UNIVERSITY OF PENNSYLVANIA - AFRICAN STUDIES CENTER
by Alex de Waal
The context of the call for military intervention in Africa
The last three years have seen humanitarian organizations calling for military intervention in Bosnia, Somalia, Rwanda and elsewhere. Both relief agencies and human rights organizations have vocally implored the United Nations, or individual Western countries, to dispatch troops to strife-torn nations facing humanitarian disaster. What is commonplace today would have been unthinkable even five years ago. This paper examines the reasons for this extraordinary shift in the capacity of humanitarian organizations to make these dramatic statements and asks whether the analysis, capacity and accountability of these organizations matches their power. It focuses on central and northeast Africa, a region that has the dubious distinction of leading the world in the depth and complexity of its politically-caused humanitarian emergencies.
The Cold War: humanitarianism in a strait-jacket
Until very recently, relief agencies were operating within well-defined limits imposed by the political order established in the wake of World War II. Sovereign governments ruled. Charitable relief agencies or, as they prefer to call themselves, non-governmental organizations (NGOs), were required to conform to their rules, which prohibited taking a political stand. Those who broke the rules faced expulsion from the countries where they worked. One consequence of the depoliticisation of relief was that a 'natural disaster' model of human suffering prevailed. Repeatedly, when a government reduced its own citizens to a state of acute hunger and desperation, through corruption, ineptitude or brutal counterinsurgency warfare, the blame was put on the weather. The famine in Ethiopia during 1983-85 was perhaps the most spectacularly successful example of this - a famine caused in large part by a combination of military strategy and Stalinist social engineering was attributed to drought and ecological crisis. Even the rainfall statistics were first suppressed and then fiddled. Most NGOs swallowed this line. Others went along with this deception, believing that to dispute it in public would prevent them feeding the hungry.
Throughout Africa, relief operations mounted under such politically-constrained circumstances were less than successful. The literature on the last decade of relief operations in Africa contains little true analysis and much hagiography. The standards of assessment would have made any district officer in the British Raj in India blush with shame. For example, the number of studies of famine mortality in village populations can be counted on the fingers of one hand - students of famine demographics are advised to consult nineteenth century Indian statistics if they want to test their hypotheses. But, gradually, a shocking picture of ineptitude and massive diversion is emerging. There have been some successes, particularly in emergency care in refugee camps, but the sad truth is that the huge pouring of relief aid into Africa for over a decade has contributed to the institutionalization of violence.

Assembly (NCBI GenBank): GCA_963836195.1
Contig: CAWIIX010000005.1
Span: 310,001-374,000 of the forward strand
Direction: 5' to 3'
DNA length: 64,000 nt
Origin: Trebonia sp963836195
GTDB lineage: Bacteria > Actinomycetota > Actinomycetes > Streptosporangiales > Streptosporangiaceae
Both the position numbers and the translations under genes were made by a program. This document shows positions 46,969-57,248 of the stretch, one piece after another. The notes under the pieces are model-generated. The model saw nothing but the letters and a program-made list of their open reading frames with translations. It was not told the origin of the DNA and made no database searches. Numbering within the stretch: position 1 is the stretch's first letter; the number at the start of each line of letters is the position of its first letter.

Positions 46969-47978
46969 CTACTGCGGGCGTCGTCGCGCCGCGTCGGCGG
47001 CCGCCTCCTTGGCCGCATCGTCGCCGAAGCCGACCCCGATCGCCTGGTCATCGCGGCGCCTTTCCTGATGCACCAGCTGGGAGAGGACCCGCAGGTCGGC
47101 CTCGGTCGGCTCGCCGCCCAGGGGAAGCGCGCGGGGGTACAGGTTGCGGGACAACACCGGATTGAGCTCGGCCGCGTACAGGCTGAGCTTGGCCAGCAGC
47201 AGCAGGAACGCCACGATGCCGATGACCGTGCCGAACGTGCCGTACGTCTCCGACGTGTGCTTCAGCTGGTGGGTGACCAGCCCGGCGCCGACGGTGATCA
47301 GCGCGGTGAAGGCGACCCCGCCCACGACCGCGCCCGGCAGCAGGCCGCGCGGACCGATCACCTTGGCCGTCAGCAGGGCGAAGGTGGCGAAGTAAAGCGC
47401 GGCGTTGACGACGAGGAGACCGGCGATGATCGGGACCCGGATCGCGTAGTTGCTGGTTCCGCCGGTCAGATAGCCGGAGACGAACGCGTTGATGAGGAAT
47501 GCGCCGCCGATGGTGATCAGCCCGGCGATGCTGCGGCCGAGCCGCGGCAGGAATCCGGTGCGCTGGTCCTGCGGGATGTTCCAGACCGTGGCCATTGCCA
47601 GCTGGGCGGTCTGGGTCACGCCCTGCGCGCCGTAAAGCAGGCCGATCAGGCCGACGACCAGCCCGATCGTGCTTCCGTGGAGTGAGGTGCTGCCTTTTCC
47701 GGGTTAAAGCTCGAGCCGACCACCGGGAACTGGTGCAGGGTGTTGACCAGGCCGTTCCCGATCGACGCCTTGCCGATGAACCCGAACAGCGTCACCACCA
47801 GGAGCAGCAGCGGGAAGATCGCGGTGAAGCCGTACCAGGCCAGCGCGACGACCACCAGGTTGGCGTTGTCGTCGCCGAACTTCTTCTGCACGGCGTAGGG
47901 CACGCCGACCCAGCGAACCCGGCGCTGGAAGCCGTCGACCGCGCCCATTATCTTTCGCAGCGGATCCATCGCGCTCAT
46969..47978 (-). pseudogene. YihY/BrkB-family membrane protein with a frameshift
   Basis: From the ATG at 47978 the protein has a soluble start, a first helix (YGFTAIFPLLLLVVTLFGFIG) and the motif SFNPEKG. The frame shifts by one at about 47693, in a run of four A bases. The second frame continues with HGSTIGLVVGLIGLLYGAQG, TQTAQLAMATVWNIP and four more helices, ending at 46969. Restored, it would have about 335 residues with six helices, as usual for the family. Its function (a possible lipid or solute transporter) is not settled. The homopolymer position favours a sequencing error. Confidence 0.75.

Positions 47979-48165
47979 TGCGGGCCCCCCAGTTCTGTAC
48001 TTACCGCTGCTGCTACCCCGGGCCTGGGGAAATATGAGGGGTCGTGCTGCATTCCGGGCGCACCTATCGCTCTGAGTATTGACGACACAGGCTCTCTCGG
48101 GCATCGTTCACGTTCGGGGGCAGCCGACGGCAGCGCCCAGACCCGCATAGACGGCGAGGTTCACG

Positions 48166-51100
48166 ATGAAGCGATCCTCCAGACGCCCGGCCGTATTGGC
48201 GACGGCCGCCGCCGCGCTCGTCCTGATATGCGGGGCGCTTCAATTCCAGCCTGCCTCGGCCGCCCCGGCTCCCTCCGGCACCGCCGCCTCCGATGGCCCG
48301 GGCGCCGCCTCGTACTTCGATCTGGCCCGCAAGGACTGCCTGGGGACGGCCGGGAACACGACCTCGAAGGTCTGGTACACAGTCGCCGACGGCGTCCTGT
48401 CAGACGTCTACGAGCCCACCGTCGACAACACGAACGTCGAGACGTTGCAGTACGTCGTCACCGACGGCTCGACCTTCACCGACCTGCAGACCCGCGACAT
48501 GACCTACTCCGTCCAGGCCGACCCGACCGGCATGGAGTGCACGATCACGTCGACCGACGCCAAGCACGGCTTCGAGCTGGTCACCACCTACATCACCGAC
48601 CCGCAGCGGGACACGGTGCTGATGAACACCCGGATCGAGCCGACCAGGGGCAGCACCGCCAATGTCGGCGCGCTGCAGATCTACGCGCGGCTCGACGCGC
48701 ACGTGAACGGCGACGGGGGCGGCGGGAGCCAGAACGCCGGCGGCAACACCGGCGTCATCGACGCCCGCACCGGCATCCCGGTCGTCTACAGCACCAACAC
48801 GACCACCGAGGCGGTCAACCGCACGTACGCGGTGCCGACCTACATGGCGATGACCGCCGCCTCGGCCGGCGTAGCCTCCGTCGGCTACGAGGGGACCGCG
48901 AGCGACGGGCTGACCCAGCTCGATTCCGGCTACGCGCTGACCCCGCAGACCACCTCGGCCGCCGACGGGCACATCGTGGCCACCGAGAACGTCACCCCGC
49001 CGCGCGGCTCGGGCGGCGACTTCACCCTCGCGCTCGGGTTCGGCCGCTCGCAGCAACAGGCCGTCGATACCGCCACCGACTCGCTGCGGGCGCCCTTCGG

Ethiopia is a case in point. It is now no longer seriously disputed that the massive inflow of aid following Band-Aid contributed more to the survival of the Ethiopian government, whose army was the main reason for the famine, than the famine-stricken peasantry. Large amounts of international food aid were diverted to the government militias. The flow of aid allowed the army to maintain garrisons that would otherwise have surrendered and kept open roads that enabled the military to resupply its front line. Food aid distributions enticed young men forward who were forcibly conscripted. Perhaps most inside of relief aid into Africa for over a decade has contributed to the institutionalization of violence.
The aid programs gave the government spurious humanitarian credentials while its soldiers were busy destroying farmers' livelihoods and hence forcing them into relief shelters. The government could claim the credit for allowing international agencies to feed these captive peoples. The government of Mengistu Haile Mariam became a master at managing humanitarian propaganda. It recognized that the international press is more concerned with the marginal contribution made to rural people's survival; overall no more than 10 per cent of the average daily ration was provided by international food aid whereas more than the 90 per cent was provided by the people's own efforts. The latter could be destroyed without international protest, neatly providing a captive population for the military, and a needy population for the relief agencies.
Humanitarianism became a component of counterinsurgency. The alternative option for NGOs was to work in the areas controlled by the liberation movements. This entailed several sacrifices. One was being labeled as a 'solidarity' organization, and hence somehow less professional than those who maintained an operational presence. Perhaps more important, it involved foregoing the chance for publicity, as until the last two years of the war, no television journalists traveled in the rebel-held areas. This was certainly the deciding factor for at least one major US NGO. None of the larger relief organizations trod this path until the final days of the war. The more perceptive relief workers came to recognize this travesty for what it was.
In the late 1980s there was the beginning of a vigorous debate about the abuse of aid for military ends. Unfortunately, this debate became sidetracked by a single issue, namely the ability of the sovereign government to control the great majority of the aid flows, thereby enabling it to deny relief to civilians in areas held by rebel forces. The questions were: which side should receive the aid; how can relief be transported across battle lines? The central issue of the marginality of relief aid itself was never fully acknowledged. Perhaps this is not surprising given the institutional commitments of all those involved in the debate. The idea of proposing less relief aid was taboo, and lip-service only was paid to the imperative of pressuring governments for substantial changes in military strategies.